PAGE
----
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Carbon economy emerging

CO2 capture and utilisation looks set to create a $550bn market by 2040, driven by the building sector, according to a Lux Research report.* Research Analyst Runeel Daliah and other Lux Research analysts explain.

The global market for CO2 utilisation looks set to reach $70bn by 2030, climbing to $550bn by 2040, according to a new report by Lux Research. The market will be led by new building materials, capturing 86% of the total market value because CO2 utilisation has low technical barriers. However, adoption could be impeded by regulatory constraints, which are likely to ease post-2030.

The polymers and protein sectors are likely to remain niche applications for CO2 utilisation despite the development of new technologies in this area. CO2 utilisation for polymer production has been proven commercially and successfully deployed at scale. But the market for polycarbonates is likely remain small. CO2 utilisation for proteins is still at the development stage, but adoption is forecast to be driven by rising demand for alternative protein feed.

New aviation fuels, chemicals and carbon additives have vast potential for CO2 utilisation, but will not be reached without extensive

innovation and/or regulatory support. Demand for synthetic aviation fuels (SAF) using CO2 is likely to rise. Although there are high production costs, SAF is considered to be essential for the aviation sector to decarbonise.

Despite having a vibrant start-up landscape, CO2-based chemicals will likely be outrun by bio-based chemicals and recycling due to high production costs. As for carbon additives, the sector is unlikely to become a major market for CO2 utilisation due to the high costs of production, long timelines for performance validation and lack of valuable applications.

CO2 emissions growth

While CO2 emissions growth stalled between 2014 and 2016, increased industrial activity across developing nations reversed the trend and 2019 witnessed a record 38 Gt of CO2 emitted globally. China is the world’s largest emitter, contributing 30% of global emissions. The US contributes 13%, the EU 8% and India 6%. The power generation sector remains the most flagrant emitter, contributing 36% of the world’s CO2 emissions, followed by industry with 22% and transportation 21%.

CO2 capture can be sub-divided into applications with varying concentrations of CO2 in the gas mixture. Pre-combustion is the separation of CO2 from non-combustion gases, eg natural gas or process gas from ethanol/ ammonia plant, which contains 50–90% CO2 concentration. During post-combustion CO2 is separated from combustion flue gas, which contains 5–30% concentration. Direct air capture (DAC) involves the separation of CO2 from ambient air, which contains 0.04% concentration. After separation, the resulting CO2 will have a concentration near 100%.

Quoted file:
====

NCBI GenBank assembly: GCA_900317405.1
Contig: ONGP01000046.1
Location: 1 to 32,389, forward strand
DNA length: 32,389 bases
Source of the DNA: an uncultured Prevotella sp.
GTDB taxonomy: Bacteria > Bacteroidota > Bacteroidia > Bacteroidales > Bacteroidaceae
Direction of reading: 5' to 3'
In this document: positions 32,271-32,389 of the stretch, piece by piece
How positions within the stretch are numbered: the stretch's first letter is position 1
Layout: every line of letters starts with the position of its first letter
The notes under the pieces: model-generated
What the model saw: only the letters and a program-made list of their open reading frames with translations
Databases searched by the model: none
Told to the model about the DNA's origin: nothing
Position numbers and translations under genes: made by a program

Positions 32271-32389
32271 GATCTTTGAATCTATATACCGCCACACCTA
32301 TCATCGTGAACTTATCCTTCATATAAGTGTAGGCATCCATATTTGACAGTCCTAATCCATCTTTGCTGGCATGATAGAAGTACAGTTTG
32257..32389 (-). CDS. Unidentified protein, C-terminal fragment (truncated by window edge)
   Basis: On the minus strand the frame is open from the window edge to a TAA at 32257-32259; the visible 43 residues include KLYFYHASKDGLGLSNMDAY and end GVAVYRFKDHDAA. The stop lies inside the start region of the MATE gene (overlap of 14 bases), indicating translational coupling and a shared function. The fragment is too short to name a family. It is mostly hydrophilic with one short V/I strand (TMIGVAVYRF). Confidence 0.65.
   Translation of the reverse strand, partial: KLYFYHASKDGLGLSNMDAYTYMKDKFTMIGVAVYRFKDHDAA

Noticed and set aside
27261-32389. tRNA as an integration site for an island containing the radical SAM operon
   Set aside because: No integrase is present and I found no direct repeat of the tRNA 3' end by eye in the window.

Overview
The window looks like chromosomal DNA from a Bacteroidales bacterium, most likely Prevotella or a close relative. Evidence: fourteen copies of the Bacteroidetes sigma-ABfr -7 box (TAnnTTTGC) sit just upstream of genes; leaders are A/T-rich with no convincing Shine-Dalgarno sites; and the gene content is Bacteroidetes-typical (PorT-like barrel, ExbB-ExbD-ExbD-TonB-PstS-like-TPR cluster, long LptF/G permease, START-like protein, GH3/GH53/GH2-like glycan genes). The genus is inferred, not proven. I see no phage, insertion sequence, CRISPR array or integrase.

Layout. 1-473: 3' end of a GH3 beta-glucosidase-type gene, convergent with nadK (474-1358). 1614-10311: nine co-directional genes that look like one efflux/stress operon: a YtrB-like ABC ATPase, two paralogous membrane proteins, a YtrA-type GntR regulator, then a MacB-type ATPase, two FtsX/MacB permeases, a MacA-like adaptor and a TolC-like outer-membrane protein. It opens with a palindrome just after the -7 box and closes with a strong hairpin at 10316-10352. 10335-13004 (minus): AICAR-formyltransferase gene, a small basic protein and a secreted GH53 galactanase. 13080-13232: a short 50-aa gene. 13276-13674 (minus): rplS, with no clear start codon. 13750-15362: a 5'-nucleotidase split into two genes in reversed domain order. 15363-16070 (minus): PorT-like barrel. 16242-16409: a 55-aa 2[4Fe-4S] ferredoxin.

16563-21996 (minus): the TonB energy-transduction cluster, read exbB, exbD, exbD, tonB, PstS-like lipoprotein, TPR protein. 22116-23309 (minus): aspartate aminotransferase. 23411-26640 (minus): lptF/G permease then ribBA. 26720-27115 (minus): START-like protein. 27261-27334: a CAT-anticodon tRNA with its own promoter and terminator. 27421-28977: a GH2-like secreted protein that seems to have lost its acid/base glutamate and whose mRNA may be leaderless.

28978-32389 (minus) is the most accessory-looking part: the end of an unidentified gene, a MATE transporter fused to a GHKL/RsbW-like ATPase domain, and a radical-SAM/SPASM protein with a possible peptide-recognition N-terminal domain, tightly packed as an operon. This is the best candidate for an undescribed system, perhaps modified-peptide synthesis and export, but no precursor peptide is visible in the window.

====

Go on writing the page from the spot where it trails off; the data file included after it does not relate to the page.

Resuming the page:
Pre-combustion currently dominates the carbon capture and storage (CCS) industry, with post-combustion expected to gain commercial traction post-2020. Commercial-scale CCS projects today are mostly used for industrial gas separation in natural gas processing and fertiliser production. To date, only two post-combustion capture projects have been built at commercial-scale – the C$600mn ($496.5mn) Boundary Dam CCS plant in Canada and the $1bn Petra Nova CCS facility deployed at a coal plant in the US.

So far, over 36mn t/y of post-combustion CO2 capacity has been announced to come online in the 2020s. These facilities will be in the US, Norway and UK, among others, with the captured CO2 used in enhanced oil recovery (EOR) applications or sequestered in dedicated geological resources (see the 2021 Global CCS Institute report for project details).

DAC is expected to remain niche, with over 1.4mn t/y of capacity set to come online by 2030. Nevertheless, this figure will increase as technology developers announce more projects and scale up.

The main companies active in DAC are Carbon Engineering in Canada, and Climeworks based in Switzerland. Other companies such as Global Thermostat in Canada, and Soletair Power in Finland, are at an earlier stage of development and lag in terms of commercialisation momentum. So far about $280mn of publicly disclosed funding has been raised by DAC companies over the past five years.

The principle of DAC is similar in all these initiatives. A capture medium separates CO2 from ambient air. However, the type of media varies from company to company. Carbon Engineering uses a potassium/calcium cycle, while Climeworks uses solid adsorbents. Carbon Engineering is at the pilot-scale, while Climeworks is at the pre-commercial scale. Carbon Engineering is operating a 350 t/y CO2 capture pilot unit in Canada and is planning a 1mn t/y commercial facility in the US. Climeworks launched a 900 t/y demonstration unit in Switzerland and is building a 4,000 t/y commercial facility in Iceland.

Reducing the cost of CO2 capture is paramount for projects to meet mass scale in coming decades. Lux Research Analyst Holly Havel says: ‘Novel technologies are targeting costs of sub-$80/t of CO2 but have yet to validate such claims at scale. Near-term deployment will, therefore, rely on aggressive carbon pricing and financial incentives to drive momentum.’ Nevertheless, CO2 capture is essential for a carbon-neutral energy system. And there are promising developers in anticipation of stronger penalties likely to be implemented this decade in countries aiming for carbon neutrality.